This issue is clearly understandable. When society started to treat every Muslim as the potential terrorist, the members of Muslim communities started to be more oriented inside of their native traditions and culture and be less open for the communication with the representatives of the other communities. It is like a protective measure. Thus, according to Harb, “the negative portrayal of Muslims in the media has in effect constructed this community as the new racialized ‘other’ in Canada and even worse, the ‘enemy from within’” (2008, p. 1). Supporting the main idea, Arat-Koc asks a great question: transnationalization of the justice or transnationalization of torture? The main conclusion of the author is that this situation should be and can be changed.
The term of transnationalism in Canada should not be used in the context of the racial intolerance, racial problems and marginalization of a part of the society. The findings and conclusions are consistent with the main argument. The author criticizes the measures that Canadian elite uses in order to develop the new national identity. Moreover, the author emphasizes that there is a serious resistance in Canada to the cooperation with the United States in their foreign policy. The present chapter is clear and convincing. There is no ambiguity or confusing sentences.
The author emphasizes her opinion in a very good way. Therefore, I think that the author is successful in supporting the central arguments. The main idea is supported in a clear way. The author provides the examples and statistics. However, on the other hand, there are some statements that I disagree with. First of all, I stated to think is this issue so problem and complicated? This assumption made by the author can be questioned. During the centuries, the representatives of the different backgrounds were living together, sharing the cultural elements and developing the new common society. Analyzing this article, I found that the author emphasizes that people are unable to live together in a peaceful way, sharing their cultural and traditional elements with each other.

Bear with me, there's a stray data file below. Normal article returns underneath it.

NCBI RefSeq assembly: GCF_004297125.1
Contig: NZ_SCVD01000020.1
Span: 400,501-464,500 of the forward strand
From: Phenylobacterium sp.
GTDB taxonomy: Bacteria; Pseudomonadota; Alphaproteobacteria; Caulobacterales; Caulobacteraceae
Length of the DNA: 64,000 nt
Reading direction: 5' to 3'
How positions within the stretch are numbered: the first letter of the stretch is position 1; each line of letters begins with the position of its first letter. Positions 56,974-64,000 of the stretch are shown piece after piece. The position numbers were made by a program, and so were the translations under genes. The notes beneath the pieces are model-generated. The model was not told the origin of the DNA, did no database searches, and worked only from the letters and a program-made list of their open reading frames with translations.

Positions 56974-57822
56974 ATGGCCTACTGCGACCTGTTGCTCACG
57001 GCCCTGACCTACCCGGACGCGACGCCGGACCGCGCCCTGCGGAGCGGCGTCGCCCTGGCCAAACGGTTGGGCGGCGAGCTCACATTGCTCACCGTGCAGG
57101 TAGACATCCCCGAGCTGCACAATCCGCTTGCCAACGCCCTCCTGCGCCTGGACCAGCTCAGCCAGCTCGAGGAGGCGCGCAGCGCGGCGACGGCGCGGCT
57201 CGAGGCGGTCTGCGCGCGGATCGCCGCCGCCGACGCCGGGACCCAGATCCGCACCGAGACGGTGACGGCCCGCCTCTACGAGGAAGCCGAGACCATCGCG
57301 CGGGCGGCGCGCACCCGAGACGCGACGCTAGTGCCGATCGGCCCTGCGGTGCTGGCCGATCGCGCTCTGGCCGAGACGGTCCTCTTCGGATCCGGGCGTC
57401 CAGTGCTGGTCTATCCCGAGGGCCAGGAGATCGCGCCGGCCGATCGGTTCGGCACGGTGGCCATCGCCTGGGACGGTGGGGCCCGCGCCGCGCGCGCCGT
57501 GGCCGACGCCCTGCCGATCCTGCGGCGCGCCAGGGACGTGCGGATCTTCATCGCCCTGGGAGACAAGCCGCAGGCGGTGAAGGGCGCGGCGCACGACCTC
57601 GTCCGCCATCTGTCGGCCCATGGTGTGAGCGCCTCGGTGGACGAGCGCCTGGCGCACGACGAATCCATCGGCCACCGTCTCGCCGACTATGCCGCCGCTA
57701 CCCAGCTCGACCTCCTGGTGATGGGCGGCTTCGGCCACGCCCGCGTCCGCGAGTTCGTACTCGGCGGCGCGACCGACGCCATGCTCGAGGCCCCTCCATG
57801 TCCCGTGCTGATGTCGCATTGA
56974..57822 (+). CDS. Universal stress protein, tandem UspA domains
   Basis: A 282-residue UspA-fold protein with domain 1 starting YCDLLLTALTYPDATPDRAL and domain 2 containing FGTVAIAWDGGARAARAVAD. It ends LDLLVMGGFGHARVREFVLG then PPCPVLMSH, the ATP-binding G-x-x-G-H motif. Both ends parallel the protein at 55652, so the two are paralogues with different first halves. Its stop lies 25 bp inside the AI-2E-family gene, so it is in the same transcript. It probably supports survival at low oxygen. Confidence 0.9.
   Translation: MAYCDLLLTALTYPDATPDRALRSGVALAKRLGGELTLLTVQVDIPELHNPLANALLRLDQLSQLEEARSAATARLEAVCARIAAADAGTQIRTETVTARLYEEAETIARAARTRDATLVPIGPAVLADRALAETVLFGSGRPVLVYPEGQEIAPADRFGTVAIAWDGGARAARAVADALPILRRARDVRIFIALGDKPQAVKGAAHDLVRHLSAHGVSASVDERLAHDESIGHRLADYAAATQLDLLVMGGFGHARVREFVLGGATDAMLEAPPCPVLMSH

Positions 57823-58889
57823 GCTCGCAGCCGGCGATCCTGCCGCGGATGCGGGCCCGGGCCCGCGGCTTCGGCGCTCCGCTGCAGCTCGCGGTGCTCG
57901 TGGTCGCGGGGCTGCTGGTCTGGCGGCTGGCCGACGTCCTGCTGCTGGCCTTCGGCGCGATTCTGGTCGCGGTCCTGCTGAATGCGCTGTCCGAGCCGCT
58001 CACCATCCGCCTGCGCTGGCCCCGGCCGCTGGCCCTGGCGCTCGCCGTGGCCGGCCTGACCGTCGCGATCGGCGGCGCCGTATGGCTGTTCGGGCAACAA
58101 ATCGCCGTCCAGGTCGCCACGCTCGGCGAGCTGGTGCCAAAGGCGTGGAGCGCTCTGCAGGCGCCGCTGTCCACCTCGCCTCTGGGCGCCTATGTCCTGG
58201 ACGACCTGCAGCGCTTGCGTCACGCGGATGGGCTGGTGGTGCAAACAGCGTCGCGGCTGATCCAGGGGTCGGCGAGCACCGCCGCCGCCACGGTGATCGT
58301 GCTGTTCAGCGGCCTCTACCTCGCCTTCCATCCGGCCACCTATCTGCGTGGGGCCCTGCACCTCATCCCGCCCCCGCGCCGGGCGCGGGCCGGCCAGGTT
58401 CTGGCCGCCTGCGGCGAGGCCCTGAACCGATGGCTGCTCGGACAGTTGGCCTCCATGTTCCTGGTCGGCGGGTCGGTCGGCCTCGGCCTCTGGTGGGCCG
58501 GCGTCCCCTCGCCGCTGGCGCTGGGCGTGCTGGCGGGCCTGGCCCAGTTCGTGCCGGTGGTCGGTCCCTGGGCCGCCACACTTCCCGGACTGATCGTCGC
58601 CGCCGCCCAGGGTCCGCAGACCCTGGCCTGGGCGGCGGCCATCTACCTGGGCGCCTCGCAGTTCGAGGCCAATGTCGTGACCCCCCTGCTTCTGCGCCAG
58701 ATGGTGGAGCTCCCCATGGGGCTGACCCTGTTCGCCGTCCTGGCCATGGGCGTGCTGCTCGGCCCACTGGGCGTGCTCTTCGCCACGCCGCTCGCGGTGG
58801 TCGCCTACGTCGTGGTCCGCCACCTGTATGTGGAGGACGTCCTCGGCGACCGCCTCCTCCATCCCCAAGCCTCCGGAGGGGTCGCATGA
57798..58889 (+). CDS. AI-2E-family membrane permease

There is a high possibility that the representatives of the different communities will be more closed for any dialogue and cooperation. However, I disagree with this statement. For instance, there is a great example of the United States, the country which was created by the immigrants from the various countries who were able to live, build and develop the country together. Although today the situation is different, as for me, the main idea is still the same. Besides, the process of globalization has a serious impact on all spheres and all nations around the world. The different ethnics learn how to live in the multinational world without racial barriers. Nevertheless, I think that the author expresses her opinion absolutely clear, the article is persuasive and the problem is evident.
Although I disagree with the author about some ideas, in general, it is possible to conclude that the central argument is supporting well and the total value of this work is high.
Arat-Koc, S. (2005). The Disciplinary Boundaries of Canadian Identity After September 11: Civilizational. Identity, Multiculturalism, And the Challenge of Anti-Imperialist Feminism. Social Justice, Vol. 32, No. 4, 32-49.
Arat-Koc, S. (2006). Whose Transnationalism? Canada, “Clash of Civilizations” Discourse, and Arab and Muslim Canadians. In Satzewich V. & Wonq L. (Eds.
) Transnational Identities and Practices in Canada (pp. 216-240). Canada: UBC Press. Dua, E., Razack, N. & Warner J. N.
(2005). Race, Racism, and Empire: Reflections on Canada. Social Justice Vol.
32, No. 4. Harb, H. (2008). New Orientalism: Depictions of Muslims in the Canadian Media. Retrieved from http://digitalcommons.ryerson.ca/dissertations/96